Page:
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SPEED OF SOUND

Objective To determine the speed of sound in air by means of a resonating air column at room temperature. Equipment Tube, clamps, flexible tubing, water, a thermometer, water jug, meter stick and two tuning forks Procedure 1. Measure and record the temperature of the room. Measure and record the radius of the tube. 2. With the column full of water, strike the tuning fork on the heel of your hand. DO NOT HIT THE TUNING FORK AGAINST A HARD SURFACE, this can permanently damage the tuning fork and produce harmonics of the fundamental frequency (stamped on the tuning fork) which will confuse the interpretation of your data. Touch the tuning fork near the base to damp out the harmonics. 3. Hold the tuning fork approximately two centimeters from the open end of the tube, with the tines of the fork perpendicular to the axis of the tube. Listen near the edge of the tube for a sudden increase of sound intensity as the water level in the tube is lowered. This will occur when the length of the air column in the tube is one of the resonant lengths. Mark this point with a rubber band and measure the distance from the top of the tube. 4. Continue to lower the water level until you find the next increase in sound intensity. Again, mark this point with a rubber band and measure the distance from the top of the tube. 5. Try to find at least one more resonance length. 6. Repeat using the other tuning fork. Graphs and Diagrams 1. Plot the frequency versus 1/wavelength (calculation 1).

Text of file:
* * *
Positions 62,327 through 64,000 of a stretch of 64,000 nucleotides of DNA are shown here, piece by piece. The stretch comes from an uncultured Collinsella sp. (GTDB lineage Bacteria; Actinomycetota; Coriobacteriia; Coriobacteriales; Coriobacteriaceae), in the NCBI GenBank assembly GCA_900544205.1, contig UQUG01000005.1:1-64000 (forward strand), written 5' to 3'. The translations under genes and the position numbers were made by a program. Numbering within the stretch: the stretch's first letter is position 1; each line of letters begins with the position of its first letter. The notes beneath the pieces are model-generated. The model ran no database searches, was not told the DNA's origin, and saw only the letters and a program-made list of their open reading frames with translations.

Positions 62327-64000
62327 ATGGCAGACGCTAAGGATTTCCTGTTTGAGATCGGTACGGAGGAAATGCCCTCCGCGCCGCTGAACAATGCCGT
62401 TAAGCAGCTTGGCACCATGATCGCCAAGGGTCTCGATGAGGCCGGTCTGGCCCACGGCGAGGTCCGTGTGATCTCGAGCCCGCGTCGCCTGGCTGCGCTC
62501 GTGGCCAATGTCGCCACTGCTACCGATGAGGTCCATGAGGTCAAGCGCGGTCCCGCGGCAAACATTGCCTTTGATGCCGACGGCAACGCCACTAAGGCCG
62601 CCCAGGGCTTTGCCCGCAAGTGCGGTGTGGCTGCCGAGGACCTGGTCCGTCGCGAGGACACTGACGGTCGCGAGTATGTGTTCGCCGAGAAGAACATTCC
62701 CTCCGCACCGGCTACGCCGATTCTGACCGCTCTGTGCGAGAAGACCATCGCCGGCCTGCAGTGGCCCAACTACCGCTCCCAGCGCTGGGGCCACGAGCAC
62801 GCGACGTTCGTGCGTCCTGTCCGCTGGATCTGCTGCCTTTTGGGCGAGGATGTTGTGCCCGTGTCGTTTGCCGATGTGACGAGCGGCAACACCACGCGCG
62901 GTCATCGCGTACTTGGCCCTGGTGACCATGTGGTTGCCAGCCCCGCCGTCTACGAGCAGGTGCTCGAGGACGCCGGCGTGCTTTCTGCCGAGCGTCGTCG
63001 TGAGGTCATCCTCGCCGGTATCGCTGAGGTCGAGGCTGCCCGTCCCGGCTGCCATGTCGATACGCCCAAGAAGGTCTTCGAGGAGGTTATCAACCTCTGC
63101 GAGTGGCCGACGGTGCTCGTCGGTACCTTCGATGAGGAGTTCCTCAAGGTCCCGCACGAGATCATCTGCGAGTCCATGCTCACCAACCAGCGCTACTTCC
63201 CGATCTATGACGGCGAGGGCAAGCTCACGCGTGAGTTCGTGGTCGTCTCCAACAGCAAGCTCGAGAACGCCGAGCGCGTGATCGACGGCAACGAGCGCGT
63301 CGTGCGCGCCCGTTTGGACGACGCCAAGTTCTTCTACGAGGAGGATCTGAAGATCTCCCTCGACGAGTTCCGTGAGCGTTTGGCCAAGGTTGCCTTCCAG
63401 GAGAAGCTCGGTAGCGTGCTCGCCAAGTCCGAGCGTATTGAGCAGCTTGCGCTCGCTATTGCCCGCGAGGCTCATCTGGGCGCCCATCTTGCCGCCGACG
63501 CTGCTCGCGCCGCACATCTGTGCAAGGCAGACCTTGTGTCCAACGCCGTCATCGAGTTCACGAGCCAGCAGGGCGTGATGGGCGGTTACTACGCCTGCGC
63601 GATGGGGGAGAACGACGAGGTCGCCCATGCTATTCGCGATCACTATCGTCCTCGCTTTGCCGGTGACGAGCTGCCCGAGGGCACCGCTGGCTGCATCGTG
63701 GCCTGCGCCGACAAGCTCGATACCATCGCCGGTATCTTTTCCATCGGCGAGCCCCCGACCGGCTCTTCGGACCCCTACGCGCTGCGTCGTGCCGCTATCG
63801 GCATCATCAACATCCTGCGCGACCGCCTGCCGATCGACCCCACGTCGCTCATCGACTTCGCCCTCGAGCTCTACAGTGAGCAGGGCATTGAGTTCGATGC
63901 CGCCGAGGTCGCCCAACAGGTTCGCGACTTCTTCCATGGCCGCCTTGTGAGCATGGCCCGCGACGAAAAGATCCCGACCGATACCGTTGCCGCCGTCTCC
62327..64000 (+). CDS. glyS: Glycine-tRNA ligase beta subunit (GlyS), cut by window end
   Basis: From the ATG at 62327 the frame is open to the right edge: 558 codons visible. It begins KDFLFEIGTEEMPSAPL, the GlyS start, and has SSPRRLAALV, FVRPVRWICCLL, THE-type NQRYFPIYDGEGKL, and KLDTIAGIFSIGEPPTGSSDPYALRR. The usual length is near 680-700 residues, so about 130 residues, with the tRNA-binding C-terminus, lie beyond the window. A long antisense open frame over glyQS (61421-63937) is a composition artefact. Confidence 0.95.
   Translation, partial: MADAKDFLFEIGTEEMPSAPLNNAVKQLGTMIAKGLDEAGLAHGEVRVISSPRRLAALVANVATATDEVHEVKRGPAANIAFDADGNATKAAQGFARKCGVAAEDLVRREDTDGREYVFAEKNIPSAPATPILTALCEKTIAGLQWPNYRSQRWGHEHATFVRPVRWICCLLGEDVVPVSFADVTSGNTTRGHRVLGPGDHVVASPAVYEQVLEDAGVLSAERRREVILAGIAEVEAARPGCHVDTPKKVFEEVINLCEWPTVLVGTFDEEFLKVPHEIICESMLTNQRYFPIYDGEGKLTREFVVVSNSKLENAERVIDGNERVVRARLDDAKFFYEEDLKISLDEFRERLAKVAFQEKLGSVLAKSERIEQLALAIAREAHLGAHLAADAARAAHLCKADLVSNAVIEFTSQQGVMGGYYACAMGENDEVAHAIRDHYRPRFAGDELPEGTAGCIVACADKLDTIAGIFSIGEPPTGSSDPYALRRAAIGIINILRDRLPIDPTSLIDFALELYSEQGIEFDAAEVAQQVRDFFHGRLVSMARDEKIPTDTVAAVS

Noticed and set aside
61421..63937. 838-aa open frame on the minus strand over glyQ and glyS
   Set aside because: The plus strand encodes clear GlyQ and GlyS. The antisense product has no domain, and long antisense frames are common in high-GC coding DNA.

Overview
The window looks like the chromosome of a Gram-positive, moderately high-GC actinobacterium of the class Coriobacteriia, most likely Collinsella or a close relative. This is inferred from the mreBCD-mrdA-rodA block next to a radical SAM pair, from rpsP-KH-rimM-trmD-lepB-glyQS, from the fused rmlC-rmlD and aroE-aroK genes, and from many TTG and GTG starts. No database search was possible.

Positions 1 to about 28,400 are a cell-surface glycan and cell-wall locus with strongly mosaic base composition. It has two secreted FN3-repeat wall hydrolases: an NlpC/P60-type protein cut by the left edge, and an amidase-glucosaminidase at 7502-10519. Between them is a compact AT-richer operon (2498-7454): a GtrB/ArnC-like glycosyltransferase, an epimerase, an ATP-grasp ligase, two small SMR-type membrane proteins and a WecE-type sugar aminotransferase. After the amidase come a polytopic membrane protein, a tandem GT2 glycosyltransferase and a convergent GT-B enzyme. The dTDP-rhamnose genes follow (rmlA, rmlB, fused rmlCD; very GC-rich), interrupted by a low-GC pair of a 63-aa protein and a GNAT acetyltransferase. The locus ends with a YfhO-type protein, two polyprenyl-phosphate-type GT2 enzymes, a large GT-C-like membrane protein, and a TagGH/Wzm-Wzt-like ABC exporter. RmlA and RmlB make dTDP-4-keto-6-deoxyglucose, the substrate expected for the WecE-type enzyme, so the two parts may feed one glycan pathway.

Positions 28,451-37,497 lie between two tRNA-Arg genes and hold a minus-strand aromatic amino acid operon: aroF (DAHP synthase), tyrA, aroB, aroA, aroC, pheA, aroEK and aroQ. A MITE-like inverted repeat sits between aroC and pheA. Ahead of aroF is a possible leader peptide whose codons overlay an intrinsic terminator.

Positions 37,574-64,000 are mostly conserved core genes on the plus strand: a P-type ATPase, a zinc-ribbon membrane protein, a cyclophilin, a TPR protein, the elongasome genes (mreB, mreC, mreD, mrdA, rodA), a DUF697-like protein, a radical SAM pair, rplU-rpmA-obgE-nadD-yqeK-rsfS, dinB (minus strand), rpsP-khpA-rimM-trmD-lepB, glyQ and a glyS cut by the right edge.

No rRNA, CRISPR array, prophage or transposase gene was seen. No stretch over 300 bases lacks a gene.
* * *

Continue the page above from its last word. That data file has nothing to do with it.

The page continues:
Questions and Calculations 1. Knowing what fraction of a wavelength that fits inside the air column, the wavelength can be computed for each of your measurements. To find the correct wavelength from your measurements you will need to make a small adjustment because the center of the anti-node is not exactly at the end of the tube but slightly beyond it. A good approximation to use is to add six-tenths of the radius of the tube to your measurements. compute the corrected wavelength for each measurement. 2. From the graph, find the speed of sound. The speed of sound in dry air at 0C is 331.5 m/s and increases 0.6 m/s for each C rise in temperature, thus v(T)=(331.5+0.6T)m/s. Compare your value of the speed of sound and the value calculated using this formula. 3. If the room temperature were lowered how would this effect the experiment? How would your measurements change? 4. If you were underwater and had a trapped column of air, you could repeat this experiment. Except, this time the sound waves would be traveling through water and not air. How would the results be affected, if at all? Explain. 5. Suppose you performed this experiment on the Moon. How would your results differ?